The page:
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Snapshots: Part 1

Introduction

Say you have a complex, multi-track project with lots of different sections - a multi-part vocal section, an orchestral section, a guitar section and, of course, the many tracks that make up the drums section. Suppose you want to solo each of these sections quickly and to go between each of the soloed sections without having to keep cursoring through your tracks, however well organized, to unsolo this and solo that. Or say you need to produce several variations of a multi-layered sound effect that differ either in perspective, pitch or something else for a game. Say you have built a complex effects chain and want to experiment with the effects in different orders, quickly swapping between the possibilities for comparison. Say you want to trial different effects on a mix to compare them or that you've had two completely different ideas of how to mix a song and want to compare them side by side to see which is better. Enter snapshots, a feature of SWS that basically allows you to set presets for your project.

Snapshots allow you to capture the volume, pan, sends, effects including automation, mutes, solo state, even the visibility and selection state of tracks within your project and save them for instant recall. You can pick which tracks are saved with your snapshot and you can add tracks to a snapshot later if you add new ones. The important thing to remember is that, if you delete a track, recalling a snapshot will not reconstitute that track for you. Also, snapshots do not save anything to do with items, takes or their properties and effects. Snapshots are just a tool to aid your workflow at the mixing stage.

Thanks to David Eagle and Johanna Heranen for reporting the discovery that, at the time of writing this article, although snapshots will save routing between tracks, they will not retain information on send volume automation or whether the parent send is enabled or disabled. Although this has not been investigated yet, this probably means that, should you change the channels to which a track is sent or whether or not the send is post-fade, this will not be retained either.

It is possible to configure what parameters are saved as part of a snapshot and what parameters are recalled so that you can not only compare two full mixes, but also aspects of two mixes while combining others to get the best of both. This article, however, will explain how to save snapshots that capture the states of all the parameters mentioned above and how to switch between them quickly.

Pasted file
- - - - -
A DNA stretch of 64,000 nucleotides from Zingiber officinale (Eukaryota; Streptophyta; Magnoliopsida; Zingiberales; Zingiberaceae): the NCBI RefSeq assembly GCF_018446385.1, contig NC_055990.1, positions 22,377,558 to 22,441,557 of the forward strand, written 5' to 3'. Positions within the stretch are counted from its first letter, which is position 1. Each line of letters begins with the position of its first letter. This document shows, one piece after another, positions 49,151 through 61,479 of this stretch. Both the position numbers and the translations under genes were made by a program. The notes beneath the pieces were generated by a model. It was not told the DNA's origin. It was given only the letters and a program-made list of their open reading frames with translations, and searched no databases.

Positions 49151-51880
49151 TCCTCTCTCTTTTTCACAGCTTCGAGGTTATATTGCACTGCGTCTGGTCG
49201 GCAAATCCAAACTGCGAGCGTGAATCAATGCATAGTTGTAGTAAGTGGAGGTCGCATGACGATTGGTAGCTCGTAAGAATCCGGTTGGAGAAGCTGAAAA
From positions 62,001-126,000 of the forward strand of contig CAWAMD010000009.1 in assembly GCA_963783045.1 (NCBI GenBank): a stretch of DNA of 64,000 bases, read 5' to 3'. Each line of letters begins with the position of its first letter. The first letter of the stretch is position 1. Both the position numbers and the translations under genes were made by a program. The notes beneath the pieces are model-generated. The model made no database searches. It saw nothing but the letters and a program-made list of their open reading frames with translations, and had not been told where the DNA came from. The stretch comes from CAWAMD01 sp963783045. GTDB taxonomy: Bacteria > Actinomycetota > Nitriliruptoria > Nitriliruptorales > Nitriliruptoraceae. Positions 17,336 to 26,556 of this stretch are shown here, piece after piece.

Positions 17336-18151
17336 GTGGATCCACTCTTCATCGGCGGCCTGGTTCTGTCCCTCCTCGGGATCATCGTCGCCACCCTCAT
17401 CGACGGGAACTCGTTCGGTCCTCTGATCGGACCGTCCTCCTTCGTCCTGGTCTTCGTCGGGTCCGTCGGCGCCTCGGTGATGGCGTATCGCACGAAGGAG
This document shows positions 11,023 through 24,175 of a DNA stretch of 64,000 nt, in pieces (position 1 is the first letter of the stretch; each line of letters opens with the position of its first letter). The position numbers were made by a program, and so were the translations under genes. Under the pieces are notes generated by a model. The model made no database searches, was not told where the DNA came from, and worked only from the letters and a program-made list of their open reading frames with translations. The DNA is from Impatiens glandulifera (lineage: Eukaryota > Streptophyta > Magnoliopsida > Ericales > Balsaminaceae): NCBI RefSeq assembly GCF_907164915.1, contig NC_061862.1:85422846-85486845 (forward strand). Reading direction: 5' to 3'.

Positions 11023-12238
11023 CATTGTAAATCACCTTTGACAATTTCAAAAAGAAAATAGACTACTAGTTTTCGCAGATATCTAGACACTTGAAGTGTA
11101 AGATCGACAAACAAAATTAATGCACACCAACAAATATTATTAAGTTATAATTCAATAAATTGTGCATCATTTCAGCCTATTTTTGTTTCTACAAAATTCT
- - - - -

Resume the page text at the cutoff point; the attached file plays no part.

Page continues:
Creating a Snapshot

Once you have parameters set as you want them, i.e. once you have created a version of your mix, press control alt shift n, which will bring up a dialogue in which you can enter a name for your snapshot. Simply press okay and the snapshot will be saved. Then you will need to press escape to exit the snapshots window and return to your work. Snapshots save as part of your project so any collaborator with SWS will be able to access them too.

From there, you have three choices you can either:

  • Continue making changes and save them as an alternative snapshot by repeating the steps above.
  • Make some changes and decide you don't like them and revert to the state captured in your snapshot by pressing control alt numpad 8 with the num lock on, which will recall the current snapshot.
  • Or make changes and decide that they should overwrite the snapshot you saved, in which case you press alt shift s, which will save over the current snapshot.

Toggling between snapshots

Once you have a number of snapshots saved, you can toggle between them by using control alt numpad 7 and 9, which recall the previous and next snapshots respectively. When you press these keys, all the settings that differe between the snapshots will change instantly, allowing you to compare wildly different mixes very efficiently. Alternatively, you can bring up the snapshots window by pressing alt numpad enter which will put you in the list of snapshots you have created. Pressing enter on any item in that list will recall it, allowing you to compare snapshot 1 with snapshot 26 without having to cycle through the ones in-between. Immediately following this list in the tab order, there is a new button, which allows you to create a new snapshot, a next and previous button, which perform the same functions as the aforementioned shortcuts and move up and move down buttons, which allow you to change the order of snapshots in the list.

Transferring Snapshots

It is possible to copy snapshots between projects. Simply recall the snapshot you wish to copy, press alt shift c, switch to the project into which you wish to paste the snapshot and press alt shift v. If there are fewer tracks in the receiving project, you will be warned that not all the snapshot items can be recalled, which also happens if you delete tracks and then try to recall a snapshot that needs them. This is simply a notification which offers you the chance to edit the snapshot such that it conforms to the new number of tracks. You would have to reconstitute missing tracks manually.

Conclusion

in the next part of this tutorial, we will learn how to pick and choose which settings we recall and save and how to combine features of different snapshots to synthesize an even better mix.

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Page last modified on February 25, 2017, at 01:34 PM